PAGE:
I wish my folks hadn't sold off their oil company in the 80's.

10-06-2004, 03:56 PM
Well, the oil companies are definitely reaping the benefits. But oil profits are one of those things that fluctuates constantly with supply and demand. Right now we're in the middle of an oil boom. But once things settle down in Iraq, I think the price of oil will go back down.

Fortunately for Oklahoma, our economy doesn't depend as much on oil as it did back in the 80's, so if an oil bust ever does occur again in the near future, we won't be hurt nearly as bad. Houston on the other hand.............

10-11-2004, 12:30 PM
I recently filled up at $2.03 a gallon. Makes me glad I live and work downtown.

10-12-2004, 10:40 PM
Wow! Man, gasoline is getting high. And just think.....back in the late 90's you could get it for less than a dollar a gallon! Times sure change. I'm willing to bet gasoline prices will only continue to rise. Iw ouldn't be surprised if they hit $3 a gallon in the next 4 years.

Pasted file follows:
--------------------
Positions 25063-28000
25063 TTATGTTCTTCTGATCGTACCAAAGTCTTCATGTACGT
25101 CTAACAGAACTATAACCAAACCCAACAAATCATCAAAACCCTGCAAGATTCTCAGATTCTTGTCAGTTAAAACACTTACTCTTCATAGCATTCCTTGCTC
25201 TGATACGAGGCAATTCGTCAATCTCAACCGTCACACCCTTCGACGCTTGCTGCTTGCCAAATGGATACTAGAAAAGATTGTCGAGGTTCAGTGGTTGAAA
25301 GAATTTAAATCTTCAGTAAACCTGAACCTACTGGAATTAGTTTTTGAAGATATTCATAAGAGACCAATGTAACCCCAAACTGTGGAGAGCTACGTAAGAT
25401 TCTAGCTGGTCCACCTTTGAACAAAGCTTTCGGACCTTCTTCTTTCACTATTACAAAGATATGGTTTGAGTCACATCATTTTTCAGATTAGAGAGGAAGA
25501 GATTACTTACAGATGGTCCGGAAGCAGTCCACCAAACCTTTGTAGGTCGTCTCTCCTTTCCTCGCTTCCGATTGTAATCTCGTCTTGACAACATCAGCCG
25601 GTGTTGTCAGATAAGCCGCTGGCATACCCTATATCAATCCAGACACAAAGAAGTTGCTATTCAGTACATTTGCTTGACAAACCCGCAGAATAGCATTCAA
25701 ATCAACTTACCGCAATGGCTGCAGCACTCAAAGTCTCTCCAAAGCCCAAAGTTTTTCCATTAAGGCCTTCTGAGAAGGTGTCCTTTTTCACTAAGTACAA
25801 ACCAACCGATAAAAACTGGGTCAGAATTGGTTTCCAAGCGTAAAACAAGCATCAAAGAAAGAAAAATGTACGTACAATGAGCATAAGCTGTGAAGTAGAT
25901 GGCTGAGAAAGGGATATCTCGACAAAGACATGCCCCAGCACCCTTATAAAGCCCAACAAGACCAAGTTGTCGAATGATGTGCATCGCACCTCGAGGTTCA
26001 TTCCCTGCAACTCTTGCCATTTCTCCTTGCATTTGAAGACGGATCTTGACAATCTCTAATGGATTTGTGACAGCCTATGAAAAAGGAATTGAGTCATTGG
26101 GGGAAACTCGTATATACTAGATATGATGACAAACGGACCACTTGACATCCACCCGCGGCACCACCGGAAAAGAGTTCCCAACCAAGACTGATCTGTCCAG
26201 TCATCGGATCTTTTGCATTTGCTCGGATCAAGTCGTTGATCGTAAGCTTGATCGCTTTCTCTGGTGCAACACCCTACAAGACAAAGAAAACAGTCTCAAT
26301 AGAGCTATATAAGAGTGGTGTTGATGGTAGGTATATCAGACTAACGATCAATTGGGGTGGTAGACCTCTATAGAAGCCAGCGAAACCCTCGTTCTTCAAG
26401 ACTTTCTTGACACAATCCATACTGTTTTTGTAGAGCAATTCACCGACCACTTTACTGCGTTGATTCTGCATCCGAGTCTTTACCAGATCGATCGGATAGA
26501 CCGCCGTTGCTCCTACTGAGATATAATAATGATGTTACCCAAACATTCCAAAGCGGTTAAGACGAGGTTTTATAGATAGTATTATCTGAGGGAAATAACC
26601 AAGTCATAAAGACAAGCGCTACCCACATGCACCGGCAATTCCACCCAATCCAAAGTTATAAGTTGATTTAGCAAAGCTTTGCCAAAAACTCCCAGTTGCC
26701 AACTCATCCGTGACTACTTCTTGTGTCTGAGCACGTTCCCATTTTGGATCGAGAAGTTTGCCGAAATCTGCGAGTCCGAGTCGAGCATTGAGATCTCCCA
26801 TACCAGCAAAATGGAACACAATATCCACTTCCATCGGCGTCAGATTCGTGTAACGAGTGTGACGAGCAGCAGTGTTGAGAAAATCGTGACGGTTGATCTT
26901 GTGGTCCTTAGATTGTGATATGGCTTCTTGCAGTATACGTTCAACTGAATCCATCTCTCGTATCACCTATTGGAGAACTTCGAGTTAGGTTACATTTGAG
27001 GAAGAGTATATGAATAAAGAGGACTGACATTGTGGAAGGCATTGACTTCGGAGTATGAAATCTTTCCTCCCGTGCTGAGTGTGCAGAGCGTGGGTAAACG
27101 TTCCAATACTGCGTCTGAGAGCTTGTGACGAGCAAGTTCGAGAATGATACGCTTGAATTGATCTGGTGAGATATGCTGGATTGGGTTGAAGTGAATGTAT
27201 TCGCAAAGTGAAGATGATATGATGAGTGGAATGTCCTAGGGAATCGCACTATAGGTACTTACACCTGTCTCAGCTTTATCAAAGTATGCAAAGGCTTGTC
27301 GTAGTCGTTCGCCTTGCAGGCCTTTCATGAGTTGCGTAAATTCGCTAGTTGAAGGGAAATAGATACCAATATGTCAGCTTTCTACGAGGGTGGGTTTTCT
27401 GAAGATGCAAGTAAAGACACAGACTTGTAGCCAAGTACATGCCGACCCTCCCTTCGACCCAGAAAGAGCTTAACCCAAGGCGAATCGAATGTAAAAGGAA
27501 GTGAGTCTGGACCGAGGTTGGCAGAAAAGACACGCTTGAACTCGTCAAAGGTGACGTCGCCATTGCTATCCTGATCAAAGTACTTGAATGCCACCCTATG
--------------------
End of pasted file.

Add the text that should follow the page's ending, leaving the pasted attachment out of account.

10-13-2004, 07:36 AM
Man, I hope not. I guess it is time for me to get my 18 speed bicycle out and use some pedal power. Since I don't live that far from my office, I usually ride my bike to work and back (15 miles round trip). It's Fall now, and the weather is perfect for riding. VVVRRROOOMMMM......... :D

10-13-2004, 08:40 AM
My next car will without question be a hybrid.

Or if possible won't use petroleum.

10-14-2004, 07:10 PM
Personally, I kind of hope gasolnie prices keep going up. I know that sounds stupid! But, I think it will give people incentive to buy smaller cars and conserve on fuel, while at the same time sparking more interest in alternative forms of energy. The problem with energy prices being low is there just isn't any incentive to pour money into research for alternative forms of energy, like hydrogen fueled cars, for instance. By placing more reliance on alternative fuels over time, we reduce our dependence on foreign oil! That solves part of the Middle East equation. As far as I'm concerned, let's just push forward the science of Hydrogen-powered cars, and once we get them fully developed and on the market for a decent price, tell the Iraqis, Saudis, etc. to go jump in a lake!

10-14-2004, 07:24 PM
This should be a wakeup call for Is-took(ing). The time is right for rapid transit. Especially if the gas prices continue to rise.

Plus, we need to slap all the nay ayers in the face and wake them up. I am about ready to give a big, loud "I told you so."